After Blewett Pass (LOTS of motorcycles on this nice stretch of curves), I followed 97 till 970 came off it, headed west towards Cle Elum and Roslyn. When I gassed up here, the tank's mileage was in the mid-50s/US gallon.
Roslyn is the town where the TV series "Northern Exposure" was filmed, and riding in is somewhat of a 'deja-vu' experience, as the whole area seems familiar. In the middle of town is the painted wall that on the series said "Roslyn's Cafe" with a moose walking in front of it, so I took the obligatory pictures. As you can see - the "apostrophe S" was added for the series.
After the short break (and cleaning the bugs from my visor) I again headed west, but onto I-90 this time, over Snoqualmie Pass, and down into southern Seattle and Issaquah in the great North 'Wet'. Nice to see my old buddy, Joe, and plan the next day's ride, which we hoped would be a circle around Mt. Rainier.
Friday dawned rather less than spectacularly: fog and low clouds in every direction. We suited up with rain pants ON right away, then headed south via Tiger Mountain and Enumclaw where we joined Hwy 410, then, after adding rain-suit jackets as it was starting to rain, we headed east towards Yakima. The road is VERY scenic I think, but all we saw as we climbed were wet, REALLY tall trees, clouds, fog, LOTS of rain, and one helluva load of bicycle guys riding UPHILL in the downpour....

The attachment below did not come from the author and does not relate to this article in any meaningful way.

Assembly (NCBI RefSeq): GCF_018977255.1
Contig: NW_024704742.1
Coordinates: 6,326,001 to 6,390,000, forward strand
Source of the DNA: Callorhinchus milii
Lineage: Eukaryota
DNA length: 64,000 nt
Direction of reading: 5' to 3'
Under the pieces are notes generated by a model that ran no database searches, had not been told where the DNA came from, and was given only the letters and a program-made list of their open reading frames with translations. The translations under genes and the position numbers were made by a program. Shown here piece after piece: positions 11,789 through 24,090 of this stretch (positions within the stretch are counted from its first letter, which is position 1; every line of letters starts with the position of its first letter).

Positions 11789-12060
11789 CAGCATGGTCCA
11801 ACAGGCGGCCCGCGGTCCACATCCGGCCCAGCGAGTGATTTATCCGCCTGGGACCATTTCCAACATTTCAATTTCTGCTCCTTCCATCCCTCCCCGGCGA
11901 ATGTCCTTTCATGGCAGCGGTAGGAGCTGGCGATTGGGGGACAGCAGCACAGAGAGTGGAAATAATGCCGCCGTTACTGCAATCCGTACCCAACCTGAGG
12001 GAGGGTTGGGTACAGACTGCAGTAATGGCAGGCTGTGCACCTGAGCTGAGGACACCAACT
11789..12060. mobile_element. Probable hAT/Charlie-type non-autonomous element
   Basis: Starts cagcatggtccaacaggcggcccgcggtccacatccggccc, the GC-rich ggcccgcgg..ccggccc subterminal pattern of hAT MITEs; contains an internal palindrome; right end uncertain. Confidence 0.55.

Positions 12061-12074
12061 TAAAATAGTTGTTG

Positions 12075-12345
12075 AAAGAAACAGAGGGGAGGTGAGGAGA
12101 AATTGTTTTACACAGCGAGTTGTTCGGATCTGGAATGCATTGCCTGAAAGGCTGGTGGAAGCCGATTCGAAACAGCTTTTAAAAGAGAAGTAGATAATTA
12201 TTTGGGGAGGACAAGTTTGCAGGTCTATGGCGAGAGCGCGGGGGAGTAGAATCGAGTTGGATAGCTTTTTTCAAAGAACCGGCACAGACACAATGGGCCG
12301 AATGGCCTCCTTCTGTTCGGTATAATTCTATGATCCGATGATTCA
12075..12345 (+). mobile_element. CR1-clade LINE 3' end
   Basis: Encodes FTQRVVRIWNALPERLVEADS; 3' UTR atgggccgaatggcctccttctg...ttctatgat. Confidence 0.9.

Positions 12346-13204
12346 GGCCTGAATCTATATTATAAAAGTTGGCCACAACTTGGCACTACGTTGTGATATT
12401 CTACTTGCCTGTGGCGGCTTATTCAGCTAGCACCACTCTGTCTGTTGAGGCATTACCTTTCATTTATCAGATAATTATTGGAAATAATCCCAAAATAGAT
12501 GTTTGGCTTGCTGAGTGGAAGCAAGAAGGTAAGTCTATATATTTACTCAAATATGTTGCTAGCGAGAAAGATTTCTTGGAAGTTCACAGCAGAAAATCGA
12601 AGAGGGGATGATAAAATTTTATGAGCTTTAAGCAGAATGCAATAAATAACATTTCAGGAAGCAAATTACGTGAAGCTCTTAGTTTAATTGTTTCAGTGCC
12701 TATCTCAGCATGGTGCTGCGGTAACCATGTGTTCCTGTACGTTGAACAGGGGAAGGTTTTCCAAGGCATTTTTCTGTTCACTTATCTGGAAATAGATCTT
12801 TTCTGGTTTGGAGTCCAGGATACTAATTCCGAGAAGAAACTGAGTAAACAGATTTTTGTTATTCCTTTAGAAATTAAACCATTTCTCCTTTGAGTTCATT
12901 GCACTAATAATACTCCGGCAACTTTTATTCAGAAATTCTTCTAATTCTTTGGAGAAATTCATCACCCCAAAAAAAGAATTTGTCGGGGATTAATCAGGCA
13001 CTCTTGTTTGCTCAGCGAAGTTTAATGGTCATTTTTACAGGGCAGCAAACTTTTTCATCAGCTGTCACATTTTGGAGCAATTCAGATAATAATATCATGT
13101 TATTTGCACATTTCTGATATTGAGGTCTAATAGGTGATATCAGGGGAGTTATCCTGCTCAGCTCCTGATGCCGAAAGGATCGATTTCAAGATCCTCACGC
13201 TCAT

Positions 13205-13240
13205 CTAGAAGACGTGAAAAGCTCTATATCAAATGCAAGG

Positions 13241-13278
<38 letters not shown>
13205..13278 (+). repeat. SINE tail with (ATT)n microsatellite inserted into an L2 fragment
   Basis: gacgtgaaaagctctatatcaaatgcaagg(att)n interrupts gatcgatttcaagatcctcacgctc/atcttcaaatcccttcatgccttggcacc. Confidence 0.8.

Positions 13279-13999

I wondered what was going through their minds. BTW, it was CHILLY too, and my 12v heated gear was back at Joe's place, hung up
Just before we got to the turn-off for Rainier, the fog deepened - maybe 50 yards of visibility occasionally- and I began thinking this wasn't the best place to be, then we turned south (Chinook Pass at 5,438 feet) looking at drifts of snow up to 8' deep along the sides of the road. Besides the fog, it was damned cold.
Stopping and checking my map I could see that the next pass, Shriner Peak at 6,777 feet, would be enough higher and colder that black ice was possible. We talked it over and decided that turning back was our best option, so we did. Going down that Hwy 410 in the pouring rain was miserable for us, but I'm sure it was WORSE for all those bikers pedaling UP in their trendy shorts and lycra shirts. 40 miles later we again pulled in to Enumclaw where the "Golden Arches" beckoned to us, promising HOT beverages and NO rain (at least - NO RAIN inside!).
When we found our booth, one of the McDee girls put one of those "CAUTION - WET FLOORS" signs beside us where the water was pooling from our gear, then apologized!
It's amazing how long you can 'tarry' over a hot chocolate and burger when it's pouring out.
I could see that my gel pad over my seat was soaking up the Washington state atmosphere, and prayed that my rain pants were STILL waterproof.
They WEREN'T, and my butt was chilly and soaked as we mounted up for the 30 to 40 miles back to Joe's home.
IN THE POURING RAIN!
Now I understand where the term "North Wet" comes from!